Disability type Indigenous identity
First Nations people living off reserve Métis Inuit Non-Indigenous people
Men (reference category) Women Men (reference category) Women Men (reference category) Women Men (reference category) Women
percent
Pain-related 17.4 26.2Note * 17.2 24.0Note * 8.8 13.7Note * 12.2 16.1Note *
Flexibility 8.5 13.4Note * 8.7 11.1Note * 3.1 4.6 8.8 10.7Note *
Mobility 9.0 14.6Note * 8.3 11.7Note * 4.5 6.3 7.7 10.9Note *
Mental health-related 7.6 18.7Note * 8.2 16.6Note * 3.8 7.4Note * 5.3 8.5Note *
Seeing 3.8 7.4Note * 3.2 6.4Note * 2.4 3.7 4.4 6.0Note *
Hearing 4.3 5.0 4.5 4.0 4.1 5.4 5.1 4.1Note *
Dexterity 4.1 7.1Note * 4.3 6.1Note * 1.5 2.1 3.5 5.3Note *
Learning 6.7 7.6 6.5 6.7 2.7 3.1 3.8 3.7
Memory 4.1 6.4Note * 4.5 4.7 2.0 2.7 3.4 3.8
Developmental 2.5 1.9 1.8 1.3 0.9Note E: Use with caution 0.6Note E: Use with caution 1.3 0.7Note *
Unknown 0.5 0.5 1.0 0.8 0.7 0.4Note E: Use with caution 0.6 0.5

Disability rates across provinces and territories were similarly distributed among First Nations people living off reserve and Métis

As per the 2016 Census, the majority of First Nations people and Métis lived in Ontario and the Western provinces (Statistics Canada, 2017a). Rates of disability differed by province and territory among First Nations people living off reserve, Métis and non-Indigenous people. In particular, First Nations people living off reserve and Métis, had higher rates of disability in Nova Scotia, New Brunswick, Ontario, British Columbia and Alberta (Table 4).

Among non-Indigenous people, the disability rate was highest in Nova Scotia, with similar rates across other provinces and territories aside for Quebec and Nunavut (Table 4). Previous research has shown lower rates of disability among those in Quebec (Burlock, 2017) while lower rates in Nunavut may reflect a younger population.


Table 4
Percentage of people with disabilities aged 15 years and older by province or territory and Indigenous identity, Canada, 2017
Table summary
This table displays the results of Percentage of people with disabilities aged 15 years and older by province or territory and Indigenous identity. The information is grouped by Province or territory (appearing as row headers), Indigenous identity, First Nations people living off reserve, Métis and Non-Indigenous people, calculated using percent units of measure (appearing as column headers).
Province or territory Indigenous identity
First Nations people living off reserve Métis Non-Indigenous people
percent
Newfoundland and Labrador 24.8 20.1Note E: Use with caution 23.2
Prince Edward Island Note F: too unreliable to be published Note F: too unreliable to be published 25.7
Nova Scotia 45.0 35.1 30.2
New Brunswick 37.5Note E: Use with caution 36.7 26.4
Quebec 28.1 27.5 16.0
Ontario 36.7 36.2 23.5
Manitoba 29.9 26.9 24.0
Saskatchewan 22.6 24.1 23.4
Alberta 31.1 28.6 21.2
British Columbia 34.1 30.9 24.0
Yukon 22.3 27.4Note E: Use with caution 24.8
Northwest Territories 20.9 23.3 19.6
Nunavut Note F: too unreliable to be published Note F: too unreliable to be published 16.1

First Nations people living off reserve aged 15 to 24 and Métis aged 25 to 39, with disabilities, were less likely to live in rural areas

Indigenous peoples are increasingly likely to live in urban centres (Norris & Clatworthy, 2011). This trend is characterized by mobility within urban areas and between urban, rural, and reserve areas (Norris & Clatworthy, 2011). The reasons underlying this mobility are not well understood, but for some mobility to urban centers is motivated by the need for services and supports that are not readily available in on-reserve communities or remote areas (King et al., 2009). For some, this could result in living in collective dwellings (such as long term care facilities) which could render some people with more severe disabilities out of scope for this study (Durst, 2006).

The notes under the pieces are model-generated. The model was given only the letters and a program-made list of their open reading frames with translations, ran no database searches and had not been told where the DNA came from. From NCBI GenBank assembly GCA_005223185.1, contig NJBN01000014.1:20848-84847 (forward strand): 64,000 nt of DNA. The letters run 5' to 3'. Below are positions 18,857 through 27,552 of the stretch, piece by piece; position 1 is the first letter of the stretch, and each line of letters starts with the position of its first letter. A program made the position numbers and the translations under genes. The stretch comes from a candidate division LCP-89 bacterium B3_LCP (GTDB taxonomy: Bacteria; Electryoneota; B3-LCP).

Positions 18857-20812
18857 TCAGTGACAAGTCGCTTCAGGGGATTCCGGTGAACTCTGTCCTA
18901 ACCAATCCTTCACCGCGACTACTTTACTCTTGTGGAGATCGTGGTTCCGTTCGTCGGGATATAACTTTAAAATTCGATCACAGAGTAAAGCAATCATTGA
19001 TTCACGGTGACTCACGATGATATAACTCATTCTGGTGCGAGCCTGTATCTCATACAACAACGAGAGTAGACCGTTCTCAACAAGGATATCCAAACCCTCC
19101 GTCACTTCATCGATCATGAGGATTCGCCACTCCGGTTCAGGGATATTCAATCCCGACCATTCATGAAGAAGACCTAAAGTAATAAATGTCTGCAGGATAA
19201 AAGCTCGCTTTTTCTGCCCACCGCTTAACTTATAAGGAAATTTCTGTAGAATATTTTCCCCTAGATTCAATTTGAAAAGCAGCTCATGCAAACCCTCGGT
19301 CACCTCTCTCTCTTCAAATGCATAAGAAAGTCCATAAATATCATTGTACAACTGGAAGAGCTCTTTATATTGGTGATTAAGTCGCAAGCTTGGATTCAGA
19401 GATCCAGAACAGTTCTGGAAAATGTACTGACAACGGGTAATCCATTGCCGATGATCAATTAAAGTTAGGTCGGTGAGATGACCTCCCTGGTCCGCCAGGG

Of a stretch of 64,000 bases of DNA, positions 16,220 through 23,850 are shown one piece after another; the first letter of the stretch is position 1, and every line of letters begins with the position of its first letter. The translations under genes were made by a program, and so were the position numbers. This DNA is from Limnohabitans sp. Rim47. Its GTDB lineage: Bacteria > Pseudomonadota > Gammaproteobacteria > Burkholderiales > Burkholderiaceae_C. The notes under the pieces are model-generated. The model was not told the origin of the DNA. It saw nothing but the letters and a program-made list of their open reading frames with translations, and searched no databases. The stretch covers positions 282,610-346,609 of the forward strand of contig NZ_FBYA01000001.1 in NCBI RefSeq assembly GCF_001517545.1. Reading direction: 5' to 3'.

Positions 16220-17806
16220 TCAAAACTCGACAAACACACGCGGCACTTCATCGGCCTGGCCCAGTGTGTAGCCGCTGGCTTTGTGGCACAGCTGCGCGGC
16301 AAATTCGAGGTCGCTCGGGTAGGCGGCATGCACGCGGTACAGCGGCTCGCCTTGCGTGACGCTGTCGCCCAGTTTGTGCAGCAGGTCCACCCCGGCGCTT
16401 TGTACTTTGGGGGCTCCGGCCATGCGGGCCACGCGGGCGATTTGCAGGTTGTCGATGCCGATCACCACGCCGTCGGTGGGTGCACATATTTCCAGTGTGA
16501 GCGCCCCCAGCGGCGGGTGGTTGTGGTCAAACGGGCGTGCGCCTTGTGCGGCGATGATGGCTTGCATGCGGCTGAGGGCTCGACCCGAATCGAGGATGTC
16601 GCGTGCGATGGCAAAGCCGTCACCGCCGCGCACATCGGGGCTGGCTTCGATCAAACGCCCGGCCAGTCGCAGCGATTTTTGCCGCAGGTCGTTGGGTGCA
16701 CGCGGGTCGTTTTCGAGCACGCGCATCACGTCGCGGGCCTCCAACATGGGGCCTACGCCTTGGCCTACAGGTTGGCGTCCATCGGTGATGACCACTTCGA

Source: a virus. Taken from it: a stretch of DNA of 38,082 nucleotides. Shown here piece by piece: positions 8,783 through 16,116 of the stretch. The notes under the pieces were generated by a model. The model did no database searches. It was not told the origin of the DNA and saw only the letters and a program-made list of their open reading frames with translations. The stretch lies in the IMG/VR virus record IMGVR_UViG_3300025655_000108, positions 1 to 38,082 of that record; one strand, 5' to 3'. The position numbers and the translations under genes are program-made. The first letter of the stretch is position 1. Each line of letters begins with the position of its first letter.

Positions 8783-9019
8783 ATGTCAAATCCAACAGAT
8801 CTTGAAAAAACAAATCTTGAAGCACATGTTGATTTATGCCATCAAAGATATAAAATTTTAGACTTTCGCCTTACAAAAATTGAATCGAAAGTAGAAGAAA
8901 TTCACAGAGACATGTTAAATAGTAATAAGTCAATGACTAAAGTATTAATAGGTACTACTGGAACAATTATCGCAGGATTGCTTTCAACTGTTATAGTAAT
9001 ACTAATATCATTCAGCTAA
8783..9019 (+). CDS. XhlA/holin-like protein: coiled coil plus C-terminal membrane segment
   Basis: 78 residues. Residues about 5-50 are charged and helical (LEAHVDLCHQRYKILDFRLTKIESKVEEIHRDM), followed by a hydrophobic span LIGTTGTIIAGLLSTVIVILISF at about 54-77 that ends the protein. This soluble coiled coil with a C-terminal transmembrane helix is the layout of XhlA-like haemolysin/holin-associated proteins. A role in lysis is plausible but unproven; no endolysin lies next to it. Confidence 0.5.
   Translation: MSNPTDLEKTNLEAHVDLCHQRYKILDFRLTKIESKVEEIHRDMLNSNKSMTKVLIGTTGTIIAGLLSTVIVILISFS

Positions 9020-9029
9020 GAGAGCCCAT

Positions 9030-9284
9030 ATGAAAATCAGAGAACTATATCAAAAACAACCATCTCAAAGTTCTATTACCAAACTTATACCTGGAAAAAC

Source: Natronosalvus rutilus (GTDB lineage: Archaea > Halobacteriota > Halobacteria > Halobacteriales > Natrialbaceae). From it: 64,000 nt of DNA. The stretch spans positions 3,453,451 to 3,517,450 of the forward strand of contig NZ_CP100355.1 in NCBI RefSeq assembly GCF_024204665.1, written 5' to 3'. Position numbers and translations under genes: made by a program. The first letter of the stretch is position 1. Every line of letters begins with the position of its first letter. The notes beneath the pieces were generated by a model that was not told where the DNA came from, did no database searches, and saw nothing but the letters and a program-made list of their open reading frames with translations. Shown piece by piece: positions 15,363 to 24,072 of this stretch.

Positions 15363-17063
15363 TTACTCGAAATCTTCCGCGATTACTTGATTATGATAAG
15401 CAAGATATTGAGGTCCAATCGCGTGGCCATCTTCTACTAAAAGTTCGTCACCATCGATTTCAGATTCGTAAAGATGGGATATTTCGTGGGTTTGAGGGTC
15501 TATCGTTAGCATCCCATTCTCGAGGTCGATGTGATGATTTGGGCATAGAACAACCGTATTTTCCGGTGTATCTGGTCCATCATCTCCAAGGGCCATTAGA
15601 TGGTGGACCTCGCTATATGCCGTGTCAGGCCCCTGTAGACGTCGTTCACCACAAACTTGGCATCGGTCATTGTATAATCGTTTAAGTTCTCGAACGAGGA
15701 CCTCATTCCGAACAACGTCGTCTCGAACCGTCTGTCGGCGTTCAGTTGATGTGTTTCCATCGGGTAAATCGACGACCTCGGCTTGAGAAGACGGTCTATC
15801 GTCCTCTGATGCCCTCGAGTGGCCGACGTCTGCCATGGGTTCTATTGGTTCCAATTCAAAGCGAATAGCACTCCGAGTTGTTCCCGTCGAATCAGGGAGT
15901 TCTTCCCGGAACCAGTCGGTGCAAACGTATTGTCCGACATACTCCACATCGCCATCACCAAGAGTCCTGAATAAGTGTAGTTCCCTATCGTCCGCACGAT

Disability rates were higher in urban centres within younger populations and higher in rural areas within older populations. This was generally true for First Nations people living off reserve, Métis and non-Indigenous people (Table 5)Note .


Table 5
Percentage of people with disabilities aged 15 years and older by residence in rural and urban areas by age group and by select Indigenous identity, Canada, 2017
Table summary
This table displays the results of Percentage of people with disabilities aged 15 years and older by residence in rural and urban areas by age group and by select Indigenous identity. The information is grouped by Age group (appearing as row headers), Indigenous identity, First Nations people living off reserve, Métis, Non-Indigenous people, Rural and Urban (reference category), calculated using percent units of measure (appearing as column headers).
Age group Indigenous identity
First Nations people living off reserve Métis Non-Indigenous people
Rural Urban (reference category) Rural Urban (reference category) Rural Urban (reference category)
percent
15 to 24 years 11.4Note * 18.1 12.8 17.8 6.8Note * 8.6
25 to 39 years 18.9 22.6 11.9Note * 21.7 11.2Note * 16.8
40 to 54 years 37.4 32.0 30.3 28.2 22.0 22.3
55 years and older 32.2 27.1 44.8Note * 32.1 59.8Note * 52.2

Disability rates among Inuit were lower in Inuit Nunangat than outside

About 75% of Inuit live in Inuit Nunangat, the Inuit homeland in Canada (Statistics Canada, 2017b), which consists of four regions: Nunatsiavut (northern coastal Labrador), Nunavik (northern Quebec), the Territory of Nunavut and the Inuvialuit Region (northern Northwest Territories). The largest proportion of Inuit reside in Nunavut (46%) followed by Nunavik (18%), the Inuvialuit Region (5%), and Nunatsiavut (4%), and 27% of Inuit live outside Inuit Nunangat (Statistics Canada, 2017d).